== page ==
After an almost catastrophic 48 hour downtime with my existing hosting provider I decided to move my business, which involved moving a number of websites and their corresponding databases to my new hosting provider.
Now, the thing that I liked about my existing provider was that they supported SQL Server 2014. My new one doesn’t (and neither do a LOT of providers for some reason), so this meant having to downgrade my databases from SQL Server 2014 to SQL Server 2012.
I’ve never done this before so my first thought was that I would change the compatibility level of each database to SQL Server 2012, backup each database, and restore them on my 2012 instance, but this doesn’t work as a database created in a later version of SQL Server cannot be restored onto an earlier version. Probably for very good reason.
So, how is it done? Well, I’ve used the Generate Scripts feature with success before so thought I would take a look at it to see if there was anything there that I could use, and, thankfully, there is.
How to Downgrade a SQL Server 2014 Database to SQL Server 2012 (or below)
Right-click on your database from within the Object Explorer window and select Tasks, then Generate Scripts.
This will bring up the Introduction window (unless you’ve done this before and hit the Do not show this page again message) from where you can safely click Next (it seemed excessive to provide a screenshot for this!)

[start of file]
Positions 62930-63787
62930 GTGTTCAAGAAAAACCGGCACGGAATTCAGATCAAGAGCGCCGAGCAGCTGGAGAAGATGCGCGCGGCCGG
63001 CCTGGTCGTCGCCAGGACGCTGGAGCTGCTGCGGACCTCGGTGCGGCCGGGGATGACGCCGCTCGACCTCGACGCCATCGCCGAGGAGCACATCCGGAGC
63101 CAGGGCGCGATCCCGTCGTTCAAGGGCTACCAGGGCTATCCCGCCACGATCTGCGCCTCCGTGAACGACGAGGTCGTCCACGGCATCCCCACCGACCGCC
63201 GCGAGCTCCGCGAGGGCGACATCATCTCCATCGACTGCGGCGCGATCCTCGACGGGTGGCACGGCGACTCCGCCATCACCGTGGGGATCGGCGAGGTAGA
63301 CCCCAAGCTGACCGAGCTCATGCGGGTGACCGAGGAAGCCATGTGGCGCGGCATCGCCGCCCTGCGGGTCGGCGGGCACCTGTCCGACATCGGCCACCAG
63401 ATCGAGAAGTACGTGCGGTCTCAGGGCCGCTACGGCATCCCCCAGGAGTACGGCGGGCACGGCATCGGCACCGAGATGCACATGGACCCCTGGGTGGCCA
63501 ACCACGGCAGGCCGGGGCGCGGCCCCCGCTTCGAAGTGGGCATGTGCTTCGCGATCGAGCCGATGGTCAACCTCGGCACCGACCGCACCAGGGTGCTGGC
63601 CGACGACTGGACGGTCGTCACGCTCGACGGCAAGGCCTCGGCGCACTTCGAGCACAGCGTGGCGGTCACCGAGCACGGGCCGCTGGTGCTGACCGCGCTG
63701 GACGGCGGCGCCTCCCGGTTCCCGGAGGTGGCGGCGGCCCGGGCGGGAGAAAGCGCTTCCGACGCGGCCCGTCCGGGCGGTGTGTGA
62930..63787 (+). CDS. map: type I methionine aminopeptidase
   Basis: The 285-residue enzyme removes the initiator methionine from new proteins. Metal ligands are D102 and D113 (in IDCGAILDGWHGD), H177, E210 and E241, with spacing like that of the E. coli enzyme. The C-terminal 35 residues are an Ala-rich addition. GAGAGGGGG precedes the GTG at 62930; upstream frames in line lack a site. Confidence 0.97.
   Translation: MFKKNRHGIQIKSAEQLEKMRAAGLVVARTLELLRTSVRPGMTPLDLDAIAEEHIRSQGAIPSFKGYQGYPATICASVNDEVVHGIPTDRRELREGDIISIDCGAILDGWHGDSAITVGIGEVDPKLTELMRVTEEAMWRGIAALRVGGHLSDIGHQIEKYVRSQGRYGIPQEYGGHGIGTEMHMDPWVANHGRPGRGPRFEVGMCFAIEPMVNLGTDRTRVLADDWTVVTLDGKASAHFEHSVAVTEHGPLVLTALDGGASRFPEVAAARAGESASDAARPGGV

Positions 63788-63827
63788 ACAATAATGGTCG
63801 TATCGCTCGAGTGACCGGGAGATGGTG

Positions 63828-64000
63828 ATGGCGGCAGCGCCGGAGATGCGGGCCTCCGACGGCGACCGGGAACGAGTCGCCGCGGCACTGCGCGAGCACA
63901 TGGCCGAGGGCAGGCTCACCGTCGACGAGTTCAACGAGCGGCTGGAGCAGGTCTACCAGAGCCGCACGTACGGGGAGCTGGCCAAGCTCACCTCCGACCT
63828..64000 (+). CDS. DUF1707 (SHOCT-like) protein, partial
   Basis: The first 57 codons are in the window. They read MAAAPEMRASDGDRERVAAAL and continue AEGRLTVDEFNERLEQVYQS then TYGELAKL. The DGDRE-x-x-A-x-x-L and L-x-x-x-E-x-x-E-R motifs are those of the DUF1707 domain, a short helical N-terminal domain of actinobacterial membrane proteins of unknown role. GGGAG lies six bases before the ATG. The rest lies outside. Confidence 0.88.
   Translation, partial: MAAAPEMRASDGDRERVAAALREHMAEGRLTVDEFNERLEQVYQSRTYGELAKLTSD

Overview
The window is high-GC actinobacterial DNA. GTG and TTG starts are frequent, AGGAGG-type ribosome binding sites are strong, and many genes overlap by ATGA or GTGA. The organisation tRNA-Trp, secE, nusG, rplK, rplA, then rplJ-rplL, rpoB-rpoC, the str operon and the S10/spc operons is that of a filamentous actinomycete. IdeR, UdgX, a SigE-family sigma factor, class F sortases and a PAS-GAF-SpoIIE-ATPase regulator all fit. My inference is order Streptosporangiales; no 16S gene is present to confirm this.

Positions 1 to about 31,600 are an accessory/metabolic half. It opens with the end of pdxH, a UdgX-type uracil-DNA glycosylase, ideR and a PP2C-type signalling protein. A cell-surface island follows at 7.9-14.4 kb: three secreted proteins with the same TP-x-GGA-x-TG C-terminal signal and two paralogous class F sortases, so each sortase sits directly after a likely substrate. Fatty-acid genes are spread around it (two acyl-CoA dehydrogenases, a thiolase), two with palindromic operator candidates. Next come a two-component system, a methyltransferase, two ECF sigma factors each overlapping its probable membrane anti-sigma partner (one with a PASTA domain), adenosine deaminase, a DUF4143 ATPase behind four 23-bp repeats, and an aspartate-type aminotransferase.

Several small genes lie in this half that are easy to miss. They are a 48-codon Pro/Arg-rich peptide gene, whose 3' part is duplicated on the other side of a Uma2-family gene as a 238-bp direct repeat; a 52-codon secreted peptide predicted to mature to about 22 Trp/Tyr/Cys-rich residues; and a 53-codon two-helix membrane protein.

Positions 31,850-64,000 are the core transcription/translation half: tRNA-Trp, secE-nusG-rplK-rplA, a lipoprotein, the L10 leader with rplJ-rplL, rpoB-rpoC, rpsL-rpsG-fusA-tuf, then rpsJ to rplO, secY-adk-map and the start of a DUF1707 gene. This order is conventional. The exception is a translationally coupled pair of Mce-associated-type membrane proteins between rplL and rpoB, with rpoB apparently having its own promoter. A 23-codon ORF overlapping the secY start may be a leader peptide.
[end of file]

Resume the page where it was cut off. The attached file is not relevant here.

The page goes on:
From the Choose Objects window make sure that you choose the option that’s most suitable for your task. For me, I wanted to script the entire database so I left the default Script entire database and all database objects selected. However, if you are only interested in particular elements of your database then the Select specific database objects option is probably right for you.
Set Scripting Options
This dialogue is where things start to get er interesting. The first thing to do is decide where you want your script to end up. For me I wasn’t planning on repeating this process so I chose Save to new query window but regardless of your choice of location the step not to forget here is to click on the Advanced button as it is from this window that we get our downgrade options.
Advanced Scripting Options
Once this window is open you want to scroll all the way down to the Script for Server Version option where you’ll see a drop down list of options. As I was interested in scripting for SQL Server 2012 I chose that option but you can go right back to SQL Server 2005 depending on your requirement.
I also wanted to script both the Schema and data so I chose that option from the Types of data to script area.
Once you click OK, then Next a few more times the final script will appear in your chosen location. We’re not quite done as there are a couple of changes you need to make to the script which I’ll cover next.
Final Script Changes
The final thing to do is to alter a couple of paths in the CREATE DATABASE part of the script. By default this will show a path to your SQL Server 2014 files so all you want to do is change this path to point to your SQL Server 2012 files. For me, this meant changing MSSQL12.SQL2014 to MSSQL11.SQL2012 as I’m using the default file locations but if you’re using something different then change the path to whatever you need it to be. Also make sure that your database logins and users are available on the target server before running the script.
So, that’s it. Once you run the script it will create your database on your target server for your specified version and all will be well with the world again.